My father was late and my mother was now going back and forth, praying loudly and mumbling things under her breath as she looked out the window. Her breathing got heavier as Noura seemed to sink deep into her thoughts unaware of the world around her. She was sobbing silently; I think she wasn’t aware of that too.

The air in the room seemed to get thicker, I felt I was suffocating, so I just closed my eyes and tried to escape to another place.

As I tried to recall some nice picture, that of a stone rippling in the water spring, another picture flashed before my eyes. It was Naji. Maybe it was because I was scared, so my mind immediately recalled its own icon of fear: The undertaker.

Saif and I had always been intimidated by Naji for no reason other than he was, in some way, associated with death. Whenever someone died, Naji would be the one to lower them down into the grave, and that was enough to make us avoid passing him by or looking him in the eye, it was as though he would cast some kind of spell that would make anyone who came in contact with him the next person to be wrapped in white sheets and lowered into a dark, damp hole. Parents even used him to scare children into going to bed. He didn’t speak much and spent most of his time inside his house, a house that Saif and I had always speculated about what was inside it.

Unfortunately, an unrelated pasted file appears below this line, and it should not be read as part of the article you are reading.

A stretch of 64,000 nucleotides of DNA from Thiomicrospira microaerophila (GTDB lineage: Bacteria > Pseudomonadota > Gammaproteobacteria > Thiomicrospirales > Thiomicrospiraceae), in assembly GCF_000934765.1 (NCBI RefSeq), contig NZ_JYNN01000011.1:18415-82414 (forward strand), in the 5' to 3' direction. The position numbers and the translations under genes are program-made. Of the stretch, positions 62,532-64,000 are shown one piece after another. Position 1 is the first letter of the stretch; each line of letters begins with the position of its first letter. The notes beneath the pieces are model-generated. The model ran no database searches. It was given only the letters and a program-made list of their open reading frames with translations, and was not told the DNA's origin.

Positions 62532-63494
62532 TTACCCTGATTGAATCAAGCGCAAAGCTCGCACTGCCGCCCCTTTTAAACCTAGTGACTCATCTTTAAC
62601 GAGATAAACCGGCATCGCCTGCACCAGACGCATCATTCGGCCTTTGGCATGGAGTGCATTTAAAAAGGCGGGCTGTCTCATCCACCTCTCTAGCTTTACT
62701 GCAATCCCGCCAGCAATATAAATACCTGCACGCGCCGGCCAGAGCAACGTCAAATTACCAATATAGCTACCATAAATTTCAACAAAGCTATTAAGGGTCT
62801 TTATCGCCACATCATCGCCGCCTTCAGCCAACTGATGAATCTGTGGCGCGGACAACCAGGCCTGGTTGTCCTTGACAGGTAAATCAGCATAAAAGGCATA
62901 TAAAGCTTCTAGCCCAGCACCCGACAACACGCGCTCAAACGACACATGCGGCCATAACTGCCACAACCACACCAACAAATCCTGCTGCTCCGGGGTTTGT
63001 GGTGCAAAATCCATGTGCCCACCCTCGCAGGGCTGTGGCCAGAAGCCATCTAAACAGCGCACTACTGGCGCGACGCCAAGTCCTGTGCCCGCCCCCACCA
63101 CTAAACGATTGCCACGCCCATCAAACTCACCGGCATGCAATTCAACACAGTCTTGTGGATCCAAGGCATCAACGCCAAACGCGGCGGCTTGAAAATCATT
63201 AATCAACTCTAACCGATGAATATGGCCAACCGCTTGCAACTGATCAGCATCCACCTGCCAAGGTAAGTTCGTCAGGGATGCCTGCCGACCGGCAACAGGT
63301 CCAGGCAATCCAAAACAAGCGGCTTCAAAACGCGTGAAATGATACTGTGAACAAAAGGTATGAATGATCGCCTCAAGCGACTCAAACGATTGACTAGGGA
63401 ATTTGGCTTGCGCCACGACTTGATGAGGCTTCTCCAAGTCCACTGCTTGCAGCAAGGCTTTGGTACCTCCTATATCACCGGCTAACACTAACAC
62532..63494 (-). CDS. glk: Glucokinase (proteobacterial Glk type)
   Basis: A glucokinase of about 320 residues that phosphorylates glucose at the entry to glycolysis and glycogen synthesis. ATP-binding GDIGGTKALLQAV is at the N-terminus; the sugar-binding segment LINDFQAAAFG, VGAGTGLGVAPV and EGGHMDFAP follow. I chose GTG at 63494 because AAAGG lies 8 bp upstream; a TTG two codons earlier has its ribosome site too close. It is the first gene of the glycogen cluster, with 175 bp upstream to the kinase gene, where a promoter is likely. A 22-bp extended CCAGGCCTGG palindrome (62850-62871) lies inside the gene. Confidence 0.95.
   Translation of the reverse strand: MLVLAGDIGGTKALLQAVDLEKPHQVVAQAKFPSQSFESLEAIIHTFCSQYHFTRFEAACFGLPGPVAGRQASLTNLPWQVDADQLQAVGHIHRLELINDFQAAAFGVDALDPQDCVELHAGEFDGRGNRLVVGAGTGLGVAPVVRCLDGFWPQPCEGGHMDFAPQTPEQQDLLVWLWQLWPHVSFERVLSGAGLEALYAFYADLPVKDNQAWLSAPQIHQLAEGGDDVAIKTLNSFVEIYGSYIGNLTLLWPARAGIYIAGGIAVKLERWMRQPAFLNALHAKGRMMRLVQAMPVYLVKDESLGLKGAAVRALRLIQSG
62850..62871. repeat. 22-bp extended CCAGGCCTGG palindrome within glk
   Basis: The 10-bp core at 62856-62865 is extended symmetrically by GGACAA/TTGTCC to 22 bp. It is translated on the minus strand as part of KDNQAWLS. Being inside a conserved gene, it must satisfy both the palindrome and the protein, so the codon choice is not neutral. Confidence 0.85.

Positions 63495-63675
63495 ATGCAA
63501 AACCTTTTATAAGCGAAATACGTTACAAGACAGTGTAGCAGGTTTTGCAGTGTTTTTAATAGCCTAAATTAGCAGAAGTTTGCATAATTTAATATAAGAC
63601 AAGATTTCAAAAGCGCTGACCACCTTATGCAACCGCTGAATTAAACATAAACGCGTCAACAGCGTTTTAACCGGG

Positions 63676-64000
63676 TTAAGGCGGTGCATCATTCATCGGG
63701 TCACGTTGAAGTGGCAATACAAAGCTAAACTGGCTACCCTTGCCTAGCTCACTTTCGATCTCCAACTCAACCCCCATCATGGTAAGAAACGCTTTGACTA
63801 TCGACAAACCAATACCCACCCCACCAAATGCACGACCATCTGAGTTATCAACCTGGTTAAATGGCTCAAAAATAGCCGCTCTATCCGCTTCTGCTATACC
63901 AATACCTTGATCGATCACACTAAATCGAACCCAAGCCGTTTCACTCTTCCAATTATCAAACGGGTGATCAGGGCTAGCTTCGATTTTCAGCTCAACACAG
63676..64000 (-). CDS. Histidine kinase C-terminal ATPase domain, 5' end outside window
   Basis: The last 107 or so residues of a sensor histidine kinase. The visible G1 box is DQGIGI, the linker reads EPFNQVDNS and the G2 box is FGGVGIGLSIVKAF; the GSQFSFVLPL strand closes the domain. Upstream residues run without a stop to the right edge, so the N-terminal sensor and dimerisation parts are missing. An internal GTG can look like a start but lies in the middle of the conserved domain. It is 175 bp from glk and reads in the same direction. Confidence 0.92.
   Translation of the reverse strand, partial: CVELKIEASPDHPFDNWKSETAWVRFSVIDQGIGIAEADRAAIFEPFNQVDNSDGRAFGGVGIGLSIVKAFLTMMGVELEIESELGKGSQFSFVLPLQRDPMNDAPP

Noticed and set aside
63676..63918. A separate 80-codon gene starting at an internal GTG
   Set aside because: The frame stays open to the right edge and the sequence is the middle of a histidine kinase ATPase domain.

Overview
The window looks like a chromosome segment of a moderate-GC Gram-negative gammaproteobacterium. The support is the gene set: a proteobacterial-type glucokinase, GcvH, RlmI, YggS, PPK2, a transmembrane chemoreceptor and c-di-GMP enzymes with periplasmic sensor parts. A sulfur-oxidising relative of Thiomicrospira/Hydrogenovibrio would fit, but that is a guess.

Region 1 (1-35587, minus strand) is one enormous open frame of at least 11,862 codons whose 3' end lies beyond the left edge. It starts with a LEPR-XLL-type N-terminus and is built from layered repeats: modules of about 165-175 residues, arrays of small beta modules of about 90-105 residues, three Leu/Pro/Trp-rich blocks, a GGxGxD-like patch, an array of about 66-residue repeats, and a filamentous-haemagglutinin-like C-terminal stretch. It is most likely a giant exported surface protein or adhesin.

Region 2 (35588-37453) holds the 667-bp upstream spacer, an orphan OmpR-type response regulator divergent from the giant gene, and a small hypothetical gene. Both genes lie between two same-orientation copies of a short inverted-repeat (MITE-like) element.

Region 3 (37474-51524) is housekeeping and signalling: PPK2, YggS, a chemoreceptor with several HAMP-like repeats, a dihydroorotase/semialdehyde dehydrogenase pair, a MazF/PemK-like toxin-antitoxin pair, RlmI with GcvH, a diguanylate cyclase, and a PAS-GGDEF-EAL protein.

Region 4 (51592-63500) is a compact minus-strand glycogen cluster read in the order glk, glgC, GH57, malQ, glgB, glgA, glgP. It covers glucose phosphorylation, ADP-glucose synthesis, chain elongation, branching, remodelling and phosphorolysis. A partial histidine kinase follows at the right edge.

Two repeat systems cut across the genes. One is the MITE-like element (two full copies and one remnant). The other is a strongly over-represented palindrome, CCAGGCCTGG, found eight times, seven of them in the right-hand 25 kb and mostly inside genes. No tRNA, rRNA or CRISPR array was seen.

“Maybe he has skulls” Saif said once.

“But, how could he?” I replied. “We see him when he buries people, they always open the white sheet at the face so we could see it. It’s always there”

“Maybe he goes back at night and digs them up. People say they saw him more than once heading towards the graveyard after dark”

A picture of naji’s tall, thin silhouette walking between graves loomed before me.

“But… why would he do that?” I shrugged.

“Maybe he likes to keep something to remember them with”

Suddenly there was a banging sound, and I felt a shiver. Just then I realized I had fallen asleep. I was still dazed as I opened my eyes, I saw my mother and father standing by the door, they were talking and my mother was pummeling her hands repeatedly over her cheeks. I couldn’t make out what they were saying, but when I looked at Noura, she was no longer crying, she was listening intently, with a look of a triumph that told me beyond any doubt: she’d been avenged.









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